Like the others, it covers all the fundamentals and walks you through your first steps in music theory with lessons on pitch and rhythm, notation and scales, before moving on to ear training, chords, and then even composition.
The Degree Progress Department in the Office of Academic Records and Registrar determines whether course work taken elsewhere is available for transfer credit. A maximum of 30 units of transfer credit may be applied toward a doctoral degree in music. Whether such credit is applicable toward a specific requirement in a major or minor field is determined by the Thornton School department in which the subject is taught, pending approval by the dean of the Thornton School. Transfer credit petitions must be filed with the Thornton doctoral adviser during the first semester in residence. Transfer work must have been completed within 10 years of admission to the DMA program to be applied toward that degree.
For the academic field students must choose one from Musicology, Theory and Analysis, Music Teaching and Learning, Choral Music or Sacred Music. For the elective fields students will choose two fields from among 50 possible areas, including Composition, Performance, Early Music, Jazz Studies, Music Teaching and Learning, Choral Music, Sacred Music, Conducting, Pedagogy, Electroacoustic Media, Music Industry, as well as areas outside of music. The fields comprise courses that are determined by the department in which they are administered. Eight to 10 units are taken in the academic field. Six to 8 units are taken in each elective field. The academic field may not duplicate a major or an elective field. No more than two of the four fields of concentration may be under the guidance of the same department within the Thornton School of Music, and at least one of the elective fields must culminate in a substantial written paper or examination. Students must apply to their chosen fields. Admission to academic and elective fields is determined by the appropriate department, prior to the Graduate Committee Interview. Individualized programs of study will be created in each field in consultation with a faculty advisor in each area.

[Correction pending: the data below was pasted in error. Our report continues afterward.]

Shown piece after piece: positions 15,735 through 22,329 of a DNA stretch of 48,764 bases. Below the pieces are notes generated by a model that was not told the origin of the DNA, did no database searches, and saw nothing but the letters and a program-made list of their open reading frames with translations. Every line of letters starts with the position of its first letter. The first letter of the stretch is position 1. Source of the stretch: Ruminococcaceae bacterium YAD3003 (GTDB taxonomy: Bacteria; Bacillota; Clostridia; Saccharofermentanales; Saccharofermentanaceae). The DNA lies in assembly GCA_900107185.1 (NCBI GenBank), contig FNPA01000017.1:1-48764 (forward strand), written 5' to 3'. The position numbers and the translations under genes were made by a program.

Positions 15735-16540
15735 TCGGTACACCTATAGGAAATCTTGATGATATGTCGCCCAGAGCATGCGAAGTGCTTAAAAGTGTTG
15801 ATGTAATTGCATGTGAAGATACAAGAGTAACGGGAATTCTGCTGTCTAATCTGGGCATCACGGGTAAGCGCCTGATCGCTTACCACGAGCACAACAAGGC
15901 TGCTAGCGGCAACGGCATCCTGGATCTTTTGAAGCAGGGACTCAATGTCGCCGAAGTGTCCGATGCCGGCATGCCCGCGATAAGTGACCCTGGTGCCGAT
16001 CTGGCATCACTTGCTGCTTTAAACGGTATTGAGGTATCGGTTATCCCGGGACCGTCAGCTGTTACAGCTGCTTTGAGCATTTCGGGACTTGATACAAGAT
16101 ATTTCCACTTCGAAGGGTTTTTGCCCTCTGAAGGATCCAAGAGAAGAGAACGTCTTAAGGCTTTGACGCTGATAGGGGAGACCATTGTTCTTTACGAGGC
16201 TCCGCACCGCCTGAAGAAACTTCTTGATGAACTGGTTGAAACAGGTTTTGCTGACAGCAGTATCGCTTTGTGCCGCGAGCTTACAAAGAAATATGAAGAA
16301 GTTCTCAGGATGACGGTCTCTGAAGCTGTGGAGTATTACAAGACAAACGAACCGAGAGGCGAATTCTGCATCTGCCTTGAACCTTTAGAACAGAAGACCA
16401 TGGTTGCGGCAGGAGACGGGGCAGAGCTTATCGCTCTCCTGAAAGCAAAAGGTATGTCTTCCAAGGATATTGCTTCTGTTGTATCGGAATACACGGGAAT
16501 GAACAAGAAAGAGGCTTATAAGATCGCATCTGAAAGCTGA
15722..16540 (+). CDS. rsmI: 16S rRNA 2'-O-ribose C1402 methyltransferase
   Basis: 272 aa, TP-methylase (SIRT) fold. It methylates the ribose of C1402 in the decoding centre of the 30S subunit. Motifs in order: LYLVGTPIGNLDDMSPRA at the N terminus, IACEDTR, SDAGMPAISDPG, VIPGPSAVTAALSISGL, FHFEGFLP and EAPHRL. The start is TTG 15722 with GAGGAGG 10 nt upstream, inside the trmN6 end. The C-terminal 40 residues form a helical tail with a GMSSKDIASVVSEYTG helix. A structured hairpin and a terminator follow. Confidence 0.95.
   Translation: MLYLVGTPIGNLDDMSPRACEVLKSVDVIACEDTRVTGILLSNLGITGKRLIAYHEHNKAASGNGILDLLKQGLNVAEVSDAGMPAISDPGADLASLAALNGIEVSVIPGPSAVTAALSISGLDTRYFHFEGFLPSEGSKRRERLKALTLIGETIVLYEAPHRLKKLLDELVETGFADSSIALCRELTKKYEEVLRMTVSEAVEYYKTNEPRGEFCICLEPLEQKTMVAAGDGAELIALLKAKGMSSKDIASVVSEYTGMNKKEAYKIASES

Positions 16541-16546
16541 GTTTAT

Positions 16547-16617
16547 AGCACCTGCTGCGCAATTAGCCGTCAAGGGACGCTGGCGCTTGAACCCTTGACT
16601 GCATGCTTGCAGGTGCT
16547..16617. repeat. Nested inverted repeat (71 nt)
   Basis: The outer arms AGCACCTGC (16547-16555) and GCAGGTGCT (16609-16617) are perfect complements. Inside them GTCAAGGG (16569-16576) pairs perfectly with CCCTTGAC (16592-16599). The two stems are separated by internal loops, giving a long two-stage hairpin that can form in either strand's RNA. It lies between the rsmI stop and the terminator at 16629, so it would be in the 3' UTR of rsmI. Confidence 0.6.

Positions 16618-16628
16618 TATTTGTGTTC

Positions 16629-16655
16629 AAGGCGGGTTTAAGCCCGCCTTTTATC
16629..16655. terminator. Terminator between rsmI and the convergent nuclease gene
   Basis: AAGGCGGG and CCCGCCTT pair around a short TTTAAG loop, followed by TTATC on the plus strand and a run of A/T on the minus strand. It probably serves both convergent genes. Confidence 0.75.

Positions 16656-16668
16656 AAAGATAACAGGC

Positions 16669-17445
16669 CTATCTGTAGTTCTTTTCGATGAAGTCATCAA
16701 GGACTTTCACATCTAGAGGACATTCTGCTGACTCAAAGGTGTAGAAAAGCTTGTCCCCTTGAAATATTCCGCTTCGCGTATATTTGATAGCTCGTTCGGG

The guidance committee administers the written and oral parts of the comprehensive examination. The committee continues to serve until the comprehensive examination has been passed, the dissertation topic approved (if applicable) and the student is admitted to candidacy (if applicable). For students in curricula that require recitals, the two major field advisers serve as the recital committee and are responsible for determining the approved format, content, scheduling, and presentation of these performances for credit toward the requirements of the degree.
The two major field advisers and the academic field adviser must be present at the oral examination and render a judgment on the acceptability of the comprehensive examinations as a whole. It is highly preferable that the faculty advisers for the two elective fields participate in the oral examination with the other members of the guidance committee. If, however, there are challenges with scheduling or other issues that are reasonably unresolvable, the participation of the faculty advisers for elective fields is not required for the oral examination if they feel that the candidate has demonstrated knowledge and mastery of material that is appropriate for an elective field in their disciplines.
Prior to registration, all School of Music graduate students must take placement examinations in music history, theory, and aural skills/sight- singing, regardless of their area of concentration. Passing scores on these exams, or passing grades in the appropriate history or theory review courses (B or above) are required before students may enroll in graduate level history and theory courses. Credit for review courses will not be applied towards the degree.
Students who show deficiencies in music theory and/or aural skills/sight-singing will be required to register for MUS 604 - Graduate Theory Review and/or MUS 602 - Graduate Ear Training Review.The Graduate Music Theory and Aural Skills/Sight-singing Placement Examination is given prior to the first day of instruction for the Fall semester and the Spring semester. The exact date, time, and location may be found on the School of Music website.Students must take the exam at the designated time; no make-up examinations will be given. Students who fail to take the exams at the scheduled time must complete MUS 604 and MUS 602 before enrolling in any other music theory course.For more specific details concerning the placement exam, please contact the School of Music Office or the Graduate Coordinator (702) 895-3332. 2b1af7f3a8